4 September 2012

Establishing an early morning yoga practice

Two steps forward and one step back is still progress I remind myself.
I made two giant steps forward today - suddenly I have collateral.

Giant Step Number One was getting out of bed at 5.55am
Giant Step Number Two was getting on the mat and doing an honest practice for an hour and a half.

These weren't baby steps, these were giant steps that have suddenly blitzed all those years of resistance to early morning yoga practice.

Getting Up
I woke up 10 minutes before the alarm went off (set for 5.45am) and had time to check into my mind state. Despite falling asleep some time after 11pm I felt wide awake and energised. This moment is always the coalface, the moment where I experience the deep groove of habit, where I look the challenge straight in the eye before turning away and going back to sleep every morning.

But not today.

I wanted to get up! This was a full on rebellion against the norm.

This was exciting.

To be honest, if I'd waited until that alarm went off, I would have surely turned it off and gone back to sleep. The habit is that strongly ingrained.

But instead I got up before that alarm went off and jumped straight into a hot shower.

From shower to mat, it's now 6am.
Sun salutes amid bird chatter and a panoramic rainbow sunrise.
Good morning to you all, I'm so happy to be here.

And so to Practice
Morning stiffness is natural, the body's been immobile for over 6 hours.
I start with a few stretches to gently open up mortified muscles and joints, then hold a series of lunges to connect down into the earth and enliven my legs.
Slow, steady beginnings.

Yoga isn't about obtaining a flexible body, it's a practice to reveal where our mind is stuck; it's an opportunity to systematically investigate and release what is holding us back.

Which is why I am so intent on establishing an early morning practice - I'm simply tired of being a slave to a limited view of myself.

The sun salutes are slow, intense, precise and invigorating, the movements mysteriously invoking the sun to rise up and bestow light upon the land.

Standing poses are the same: slow, intense, precise and invigorating, the energy of my intention is rising, unwavering.

I reach for my big toe in Trikonasana, not quite getting there today, and it just doesn't matter. The pose is strong from the base, the feet, the legs, the bandhas, the expansive twist that opens my heart, the extension upwards into infinity...

Having broken the barrier to getting up early today, the next barrier to overcome will be Buffy. She wants to go walkies and sits at the door yapping. I continue the standing poses and try to ignore her. Indignantly she trots back into the room and begins throwing herself at me with eskimo rolls. She's desperate seeking love and attention, a tummy rub at the very least.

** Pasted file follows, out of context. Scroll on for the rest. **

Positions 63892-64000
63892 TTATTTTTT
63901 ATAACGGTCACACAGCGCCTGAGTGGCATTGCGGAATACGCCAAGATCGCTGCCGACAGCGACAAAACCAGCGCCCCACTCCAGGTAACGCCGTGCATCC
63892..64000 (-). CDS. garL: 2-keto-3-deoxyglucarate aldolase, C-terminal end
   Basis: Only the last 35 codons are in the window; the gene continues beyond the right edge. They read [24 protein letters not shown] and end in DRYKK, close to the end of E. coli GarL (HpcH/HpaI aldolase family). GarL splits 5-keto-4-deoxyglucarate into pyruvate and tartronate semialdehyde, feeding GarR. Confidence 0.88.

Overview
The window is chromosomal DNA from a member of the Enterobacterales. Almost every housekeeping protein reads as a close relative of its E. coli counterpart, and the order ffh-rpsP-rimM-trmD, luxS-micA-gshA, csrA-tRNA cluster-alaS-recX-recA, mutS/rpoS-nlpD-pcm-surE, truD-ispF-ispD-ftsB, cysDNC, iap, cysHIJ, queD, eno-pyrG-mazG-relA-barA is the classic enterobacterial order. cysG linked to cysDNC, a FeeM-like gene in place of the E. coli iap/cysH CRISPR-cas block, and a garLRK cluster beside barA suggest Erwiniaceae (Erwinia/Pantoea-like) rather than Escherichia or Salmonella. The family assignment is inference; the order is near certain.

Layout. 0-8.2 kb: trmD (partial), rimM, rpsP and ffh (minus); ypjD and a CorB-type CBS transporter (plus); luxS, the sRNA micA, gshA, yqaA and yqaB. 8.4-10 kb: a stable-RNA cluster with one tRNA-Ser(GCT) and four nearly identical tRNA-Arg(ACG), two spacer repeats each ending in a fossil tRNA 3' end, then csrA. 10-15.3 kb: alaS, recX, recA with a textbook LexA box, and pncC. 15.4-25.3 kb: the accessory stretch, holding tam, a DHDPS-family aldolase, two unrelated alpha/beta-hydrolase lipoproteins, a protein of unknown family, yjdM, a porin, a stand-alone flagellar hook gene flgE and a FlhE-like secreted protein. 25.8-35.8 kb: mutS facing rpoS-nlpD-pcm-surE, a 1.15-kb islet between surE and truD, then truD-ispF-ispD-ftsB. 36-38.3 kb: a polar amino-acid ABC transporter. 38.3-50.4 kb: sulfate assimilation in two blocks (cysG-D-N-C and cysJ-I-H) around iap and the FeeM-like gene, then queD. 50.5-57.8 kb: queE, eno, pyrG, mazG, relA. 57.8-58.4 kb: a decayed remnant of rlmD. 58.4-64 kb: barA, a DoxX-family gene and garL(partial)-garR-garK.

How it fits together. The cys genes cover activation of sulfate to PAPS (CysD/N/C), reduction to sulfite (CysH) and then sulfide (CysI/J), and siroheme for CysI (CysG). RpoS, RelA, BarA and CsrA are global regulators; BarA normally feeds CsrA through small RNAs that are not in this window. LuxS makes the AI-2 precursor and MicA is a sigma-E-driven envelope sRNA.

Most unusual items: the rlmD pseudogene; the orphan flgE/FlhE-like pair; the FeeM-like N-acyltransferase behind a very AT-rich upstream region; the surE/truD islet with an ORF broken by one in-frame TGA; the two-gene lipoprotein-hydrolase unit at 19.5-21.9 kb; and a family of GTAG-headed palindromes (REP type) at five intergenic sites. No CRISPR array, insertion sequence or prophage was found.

I bind in Ardha Baddha Padmottanasana and bend forward gracefully, my free hand now stroking a Buffy belly for 5 ujiya breaths. For four variations of Prasaritta Padottanasana my face is planted in a mass of fur.
Eventually she wanders off to sulk.

After the standing poses I digress - 10 breaths in Handstand against the wall, 2 forward bends (Janu Sirsasana and Ardha Baddha Padma Paschimottanasana), backbends (Salabhasana, Dhanurasana, Ustrasana, Urdhva Dhanurasana), Paschimottanasana, then most of the finishing poses with 10 breaths in Shoulderstand and Headstand and 5 breaths in all the others.

Before Baddha Padmasana I often do Padmasana with a twist to each side, one hand grabbing the opposite foot, the other hand levering against the knee. I lift up, spiral from the base to the top of my spine and stretch open lung tissues, heart energy, shoulder tension, squeezing, expanding, flowing, enlivening...

Padmasana is a powerfully configured physical base upon which the body can be transformed. I've often observed an alchemical process happening in Urdhva Padmasana, today I observe it in the seated Padmasana twist. I don't fully understand the energetics that are activated while in Padmasana, or how this particular leg/hip/pelvis position creates such a magical force flow upwards, but I do know it has a deeply powerful rippling effect throughout every level of my being.

My practice ends at 7.30am.

Out Into the Day
Buffy gets her walk. It's a perfect spring morning, warm and breezy.
New life is budding everywhere.
Hope fills the air.
I'm excited to be alive today.

I walk along my street, grateful that I have another day to feel the breeze on my skin and the love in my heart.

The working day is about to begin.

Can I get up again tomorrow morning and accelerate today's progress?
Imagine taking two steps forward every day..and never going backwards...


sarah said...

such truth here - not accepting that view of oneself that is bound forever in patterns and self neglect in the face of uncertainty.

spring has a way of rejuvenating all living beings. welcome aboard!

i hope you don't measure each day too fiercely... allowing the early rising to rise like yeast bubbles ...


nobodhi said...

I love your gentle reminders Sarah, and your phrase 'self neglect in the face of uncertainty' is so dense with meaning for me...thank you.

Rose said...

This is such a powerful thought: "Which is why I am so intent on establishing an early morning practice - I'm simply tired of being a slave to a limited view of myself."

And -- congratulations! :-) Small steps are important. Giant steps rock!